His studies did not stop with philosophy, meditation and ritual, however. Petsé Rinpoche also gave extensive teachings on the so-called “five sciences.” Khenpo Sherab Sangpo is renowned for his knowledge of these topics, which include astrology, poetry, medicine and grammar. To this day, monks and practitioners seek him out not only to teach the subtleties of Buddhist thought and practice, but also to give astrology readings and consult him on other such topics. This range of mastery is extremely rare. To complete training in any one area takes years of dedicated study and practice. Thus, to have mastered these five sciences, in addition to Buddhist philosophy, ritual and meditative practice, is an incredible achievement.

Khenpo Sherab Sangpo applied himself night and day to studying and practicing the teachings he received from his spiritual mentor. In a further recognition of his talents and realization, Petsé Rinpoche appointed him as his personal teaching assistant when Khenpo was only 19. For years, he acted as his master’s “kyorpon,” a teaching assistant who leads review sessions that supplement the main class being taught. He accompanied his teacher as he traveled throughout Tibet, Nepal and India, often giving teachings in his stead at monasteries that had invited Petsé Rinpoche to teach.

In addition to the rigorous academic training in the monastic college, Petsé Rinpoche locked the doors of the monastery for three months every year and allowed no outsiders in. During this time, he led his monks in strict meditation retreat. This allowed the khenpo to deepen his understanding of the Buddha’s teachings through meditation. The decades he spent with Petsé Rinpoche allowed him to complete years of meditation retreat. Unfortunately, this strict and demanding form of training has virtually died out, even in Tibet. Khenpos who have received such training hold a special place in the Tibetan monastic world, especially those who have studied with unrivalled masters like Petsé Rinpoche and Jigmé Phuntsok Rinpoche.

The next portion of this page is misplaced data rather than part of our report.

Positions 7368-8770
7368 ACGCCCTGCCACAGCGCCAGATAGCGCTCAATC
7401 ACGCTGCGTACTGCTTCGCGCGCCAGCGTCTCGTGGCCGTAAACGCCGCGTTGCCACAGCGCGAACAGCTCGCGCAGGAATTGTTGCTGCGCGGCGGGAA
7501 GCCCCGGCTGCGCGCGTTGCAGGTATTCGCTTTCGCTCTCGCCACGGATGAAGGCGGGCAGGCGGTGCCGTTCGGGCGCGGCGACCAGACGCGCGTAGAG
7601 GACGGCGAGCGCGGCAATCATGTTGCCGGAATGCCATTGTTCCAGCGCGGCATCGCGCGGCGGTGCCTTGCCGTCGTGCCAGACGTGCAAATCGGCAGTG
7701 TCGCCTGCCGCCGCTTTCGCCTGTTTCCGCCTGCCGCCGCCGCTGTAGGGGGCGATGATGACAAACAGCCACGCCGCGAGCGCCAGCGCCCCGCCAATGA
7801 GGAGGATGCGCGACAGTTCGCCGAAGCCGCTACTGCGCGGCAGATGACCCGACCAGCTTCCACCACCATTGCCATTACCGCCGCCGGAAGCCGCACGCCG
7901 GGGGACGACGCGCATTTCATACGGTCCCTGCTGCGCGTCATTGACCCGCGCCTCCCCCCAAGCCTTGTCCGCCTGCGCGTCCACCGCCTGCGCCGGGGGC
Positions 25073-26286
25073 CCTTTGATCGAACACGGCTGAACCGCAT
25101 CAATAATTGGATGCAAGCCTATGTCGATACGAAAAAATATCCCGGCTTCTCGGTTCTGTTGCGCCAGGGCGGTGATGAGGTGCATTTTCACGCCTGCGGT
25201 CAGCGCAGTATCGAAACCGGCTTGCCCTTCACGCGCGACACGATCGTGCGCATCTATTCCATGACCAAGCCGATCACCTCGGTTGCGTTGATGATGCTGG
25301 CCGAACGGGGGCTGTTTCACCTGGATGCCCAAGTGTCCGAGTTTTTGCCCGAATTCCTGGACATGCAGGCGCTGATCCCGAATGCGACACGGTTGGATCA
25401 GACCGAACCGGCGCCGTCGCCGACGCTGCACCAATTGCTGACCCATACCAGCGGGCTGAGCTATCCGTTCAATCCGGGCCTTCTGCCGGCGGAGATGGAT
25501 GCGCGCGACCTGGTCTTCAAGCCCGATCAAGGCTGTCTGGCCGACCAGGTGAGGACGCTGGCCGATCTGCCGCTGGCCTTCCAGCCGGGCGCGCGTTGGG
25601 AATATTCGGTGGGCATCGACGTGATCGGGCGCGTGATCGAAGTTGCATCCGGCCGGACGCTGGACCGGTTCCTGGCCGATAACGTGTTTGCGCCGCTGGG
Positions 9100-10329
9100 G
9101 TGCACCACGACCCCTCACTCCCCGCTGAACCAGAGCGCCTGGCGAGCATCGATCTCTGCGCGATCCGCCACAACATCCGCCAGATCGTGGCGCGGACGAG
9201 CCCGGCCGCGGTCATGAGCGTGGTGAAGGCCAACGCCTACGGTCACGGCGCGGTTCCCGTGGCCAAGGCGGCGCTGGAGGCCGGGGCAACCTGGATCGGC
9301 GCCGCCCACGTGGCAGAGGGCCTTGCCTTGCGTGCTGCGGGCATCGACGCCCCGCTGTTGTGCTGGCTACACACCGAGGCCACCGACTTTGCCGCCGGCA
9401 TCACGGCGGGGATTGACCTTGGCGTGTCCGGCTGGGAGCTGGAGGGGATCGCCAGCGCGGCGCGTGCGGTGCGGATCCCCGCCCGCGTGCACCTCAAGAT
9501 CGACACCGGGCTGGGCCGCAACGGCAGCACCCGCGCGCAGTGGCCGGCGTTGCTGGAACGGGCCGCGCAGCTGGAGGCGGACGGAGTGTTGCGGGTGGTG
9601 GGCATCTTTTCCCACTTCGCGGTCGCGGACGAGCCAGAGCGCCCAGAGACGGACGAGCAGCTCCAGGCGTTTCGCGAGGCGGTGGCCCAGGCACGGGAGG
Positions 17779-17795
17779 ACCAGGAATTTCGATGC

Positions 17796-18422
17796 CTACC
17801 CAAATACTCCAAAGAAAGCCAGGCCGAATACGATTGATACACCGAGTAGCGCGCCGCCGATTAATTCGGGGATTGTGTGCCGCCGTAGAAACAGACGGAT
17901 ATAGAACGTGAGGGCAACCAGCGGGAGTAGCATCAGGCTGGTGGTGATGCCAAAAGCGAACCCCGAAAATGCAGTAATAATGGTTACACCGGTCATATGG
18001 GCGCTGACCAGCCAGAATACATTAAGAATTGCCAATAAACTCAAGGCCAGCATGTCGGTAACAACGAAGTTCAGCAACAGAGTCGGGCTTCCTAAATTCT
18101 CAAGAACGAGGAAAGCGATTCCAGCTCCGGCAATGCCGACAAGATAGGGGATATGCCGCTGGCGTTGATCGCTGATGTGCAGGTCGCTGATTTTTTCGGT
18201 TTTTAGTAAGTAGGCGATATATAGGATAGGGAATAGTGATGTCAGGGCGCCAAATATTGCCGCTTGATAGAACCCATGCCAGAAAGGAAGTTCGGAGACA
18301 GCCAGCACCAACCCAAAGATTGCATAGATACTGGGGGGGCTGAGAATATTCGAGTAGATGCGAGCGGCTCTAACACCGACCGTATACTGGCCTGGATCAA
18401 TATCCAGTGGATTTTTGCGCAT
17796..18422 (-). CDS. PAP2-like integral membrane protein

After his decades of study with Petsé Rinpoche, Khenpo Sherab Sangpo traveled to Larung Gar Monastery in a remote area in North-Eastern Tibet to study under the great lama Jigmé Phuntsok Rinpoche. He spent six years with this master furthering his studies, at the end of which his abilities as a teacher were again recognized formally by the monastery and his teachers. He also received rare teachings, such as The Treasury of Precious Revelations (Rinchen Terdzöd), from great Rimé masters like Dilgo Khyentsé Rinpoche and Trulshik Rinpoche, both of whom are root gurus of His Holiness the Dalai Lama. In this way, he trained under many of the most renowned lamas in the Buddhist tradition and has been recognized many times as a lama of the highest order.